In a dim pink room at the University of Queensland, thousands of small avocado trees are being grown from cuttings and lovingly tended to.
Professor Neena Mitter had never tasted avocado before moving to Australia 19 years ago, but she is now applying stem cell science to smashing a shortage of the fruit.
The Queensland-owned world-first technology is being used to boost the number of avocado trees around the world.
“When I came to Australia from India in 2000 … at that time in India there were only 40 avocado trees in the entire country,” Professor Mitter said.
“For the first six months it was a love-hate relationship, but now it’s the love of my life.
“They are my avocado babies that will grow into avocado trees with the most delicious fruit for your breakfast.”
Fixing a worldwide problem
So when Professor Mitter was told by growers that it was difficult to get enough plants to keep up with demand, she decided to do something about it.
The new stem cell multiplication method reduces the time for new avocado varieties to reach commercial orchards from 10 years to three years or less.
“Our Queensland-owned, trade-secret, tissue-culture system takes a single cutting and can create 500 new plants in eight to 10 months,” she told ABC Radio’s Craig Zonca and Loretta Ryan.
“It’s fascinating compared to the current system that typically takes 12 to 18 months to produce one plant from a cutting.”
What makes the work extraordinary is the ability to produce so many plants in a small space.
“Ten thousand plants can be generated in a 10-square-metre room on a soil-less media,” she said.
“This is a game changer for the avocado industry across the globe.”
Keeping avocados on the table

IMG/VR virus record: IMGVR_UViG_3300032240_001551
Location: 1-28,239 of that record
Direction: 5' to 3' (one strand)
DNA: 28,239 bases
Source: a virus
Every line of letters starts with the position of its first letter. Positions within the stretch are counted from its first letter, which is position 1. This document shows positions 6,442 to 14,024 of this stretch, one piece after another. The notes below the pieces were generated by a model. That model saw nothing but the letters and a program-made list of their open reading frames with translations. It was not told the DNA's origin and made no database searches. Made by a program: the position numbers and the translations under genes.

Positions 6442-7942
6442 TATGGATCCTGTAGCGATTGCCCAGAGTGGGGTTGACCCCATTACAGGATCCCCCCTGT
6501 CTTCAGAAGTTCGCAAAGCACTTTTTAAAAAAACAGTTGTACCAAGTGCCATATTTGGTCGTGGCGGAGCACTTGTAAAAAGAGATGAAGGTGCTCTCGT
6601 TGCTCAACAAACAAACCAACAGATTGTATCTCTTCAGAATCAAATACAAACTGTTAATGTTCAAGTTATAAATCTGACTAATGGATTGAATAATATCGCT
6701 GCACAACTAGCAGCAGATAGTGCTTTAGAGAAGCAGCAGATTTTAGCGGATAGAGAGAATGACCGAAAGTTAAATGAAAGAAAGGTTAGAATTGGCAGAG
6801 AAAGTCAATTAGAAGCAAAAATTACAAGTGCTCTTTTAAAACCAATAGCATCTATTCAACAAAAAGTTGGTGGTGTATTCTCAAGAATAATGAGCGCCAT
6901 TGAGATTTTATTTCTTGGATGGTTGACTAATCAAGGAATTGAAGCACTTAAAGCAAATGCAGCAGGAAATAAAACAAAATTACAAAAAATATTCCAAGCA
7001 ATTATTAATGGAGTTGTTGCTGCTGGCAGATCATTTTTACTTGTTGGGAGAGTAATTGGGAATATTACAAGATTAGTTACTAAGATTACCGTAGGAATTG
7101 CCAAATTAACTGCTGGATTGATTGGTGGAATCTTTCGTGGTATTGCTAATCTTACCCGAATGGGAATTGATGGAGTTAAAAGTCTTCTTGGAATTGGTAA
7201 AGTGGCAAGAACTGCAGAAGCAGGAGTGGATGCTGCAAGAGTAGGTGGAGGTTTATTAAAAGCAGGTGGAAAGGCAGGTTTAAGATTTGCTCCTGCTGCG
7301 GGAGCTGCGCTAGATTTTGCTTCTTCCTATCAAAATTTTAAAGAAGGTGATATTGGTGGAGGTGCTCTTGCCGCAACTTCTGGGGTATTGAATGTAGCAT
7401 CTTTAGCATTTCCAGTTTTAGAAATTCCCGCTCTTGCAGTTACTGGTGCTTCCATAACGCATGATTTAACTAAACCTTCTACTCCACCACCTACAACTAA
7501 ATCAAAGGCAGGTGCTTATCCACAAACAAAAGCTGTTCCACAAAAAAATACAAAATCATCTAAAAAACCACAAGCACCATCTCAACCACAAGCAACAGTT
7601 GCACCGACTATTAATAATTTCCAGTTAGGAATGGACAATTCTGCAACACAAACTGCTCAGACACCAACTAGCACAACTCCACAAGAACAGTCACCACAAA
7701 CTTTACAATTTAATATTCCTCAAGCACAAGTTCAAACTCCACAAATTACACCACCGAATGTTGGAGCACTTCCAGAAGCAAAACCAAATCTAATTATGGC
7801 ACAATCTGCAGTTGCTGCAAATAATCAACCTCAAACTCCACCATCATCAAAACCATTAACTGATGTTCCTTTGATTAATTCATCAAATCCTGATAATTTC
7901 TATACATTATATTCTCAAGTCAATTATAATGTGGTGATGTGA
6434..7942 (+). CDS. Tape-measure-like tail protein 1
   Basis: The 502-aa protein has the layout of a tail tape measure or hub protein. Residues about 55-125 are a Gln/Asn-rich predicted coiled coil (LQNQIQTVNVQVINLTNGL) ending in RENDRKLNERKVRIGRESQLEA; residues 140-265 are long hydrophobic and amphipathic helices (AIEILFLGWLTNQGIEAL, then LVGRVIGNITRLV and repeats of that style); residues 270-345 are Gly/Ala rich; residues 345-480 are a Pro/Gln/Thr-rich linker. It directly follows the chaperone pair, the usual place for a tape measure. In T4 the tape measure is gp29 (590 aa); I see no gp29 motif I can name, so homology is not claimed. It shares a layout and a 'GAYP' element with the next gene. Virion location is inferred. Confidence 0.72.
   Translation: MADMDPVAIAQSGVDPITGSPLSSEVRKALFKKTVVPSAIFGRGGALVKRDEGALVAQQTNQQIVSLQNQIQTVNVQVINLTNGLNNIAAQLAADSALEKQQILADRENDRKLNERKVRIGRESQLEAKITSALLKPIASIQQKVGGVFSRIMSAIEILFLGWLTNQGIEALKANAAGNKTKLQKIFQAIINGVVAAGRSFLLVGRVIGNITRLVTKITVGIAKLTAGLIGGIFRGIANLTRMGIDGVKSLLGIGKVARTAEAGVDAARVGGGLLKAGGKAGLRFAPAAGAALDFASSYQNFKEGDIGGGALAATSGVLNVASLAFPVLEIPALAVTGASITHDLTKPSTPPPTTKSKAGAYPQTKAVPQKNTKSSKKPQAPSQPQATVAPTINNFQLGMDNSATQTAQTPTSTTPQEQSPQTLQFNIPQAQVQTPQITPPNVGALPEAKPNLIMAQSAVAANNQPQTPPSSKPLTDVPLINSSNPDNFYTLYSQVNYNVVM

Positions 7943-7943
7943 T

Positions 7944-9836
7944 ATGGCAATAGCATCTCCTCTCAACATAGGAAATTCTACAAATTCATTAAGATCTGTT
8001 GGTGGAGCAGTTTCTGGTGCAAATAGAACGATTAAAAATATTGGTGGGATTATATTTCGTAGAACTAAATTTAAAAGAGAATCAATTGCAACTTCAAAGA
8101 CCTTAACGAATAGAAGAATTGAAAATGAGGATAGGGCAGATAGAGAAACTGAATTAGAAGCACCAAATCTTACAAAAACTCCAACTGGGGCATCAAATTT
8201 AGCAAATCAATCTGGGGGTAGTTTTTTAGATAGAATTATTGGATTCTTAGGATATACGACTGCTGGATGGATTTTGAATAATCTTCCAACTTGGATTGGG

Queensland is responsible for half of Australia’s high-value avocado crop, worth $460 million a year.
The specialised technology behind the work of Professor Mitter and the Queensland Alliance for Agriculture and Food Innovation is non-GM and requires less land, water, fertilisers and pesticides.
“The key message is sustainability and we want to create a sustainable production,” she said.
The clear liquid in which the plants are grown is filled with nutrition sugars that allow them to flourish.
The technology involves a secret recipe of light, temperature and other factors to root multiple plants from the shoot tip of an existing plant.
“There is no genetic modification there,” Professor Mitter said.
“We’re trying to remind the plant, ‘hey mate, you need to throw some leaves, grow some roots and grow into a plant’.”
She said her work included genome sequencing of the humble avocado.
“Even brussels sprouts have genome sequencing, but the poor avocado doesn’t. We want to unravel the mystery that avocados hold in their genomes.
“We’re also working on how to conserve the avocado diversity that exists in Australia and across the globe.”
Despites seeing hundreds of trees a day, Professor Mitter said she still ate avocado daily.
“Avocado is part of my everyday diet.
“One day, if we could get avocados that don’t go black when you cut them, that will be the dream.”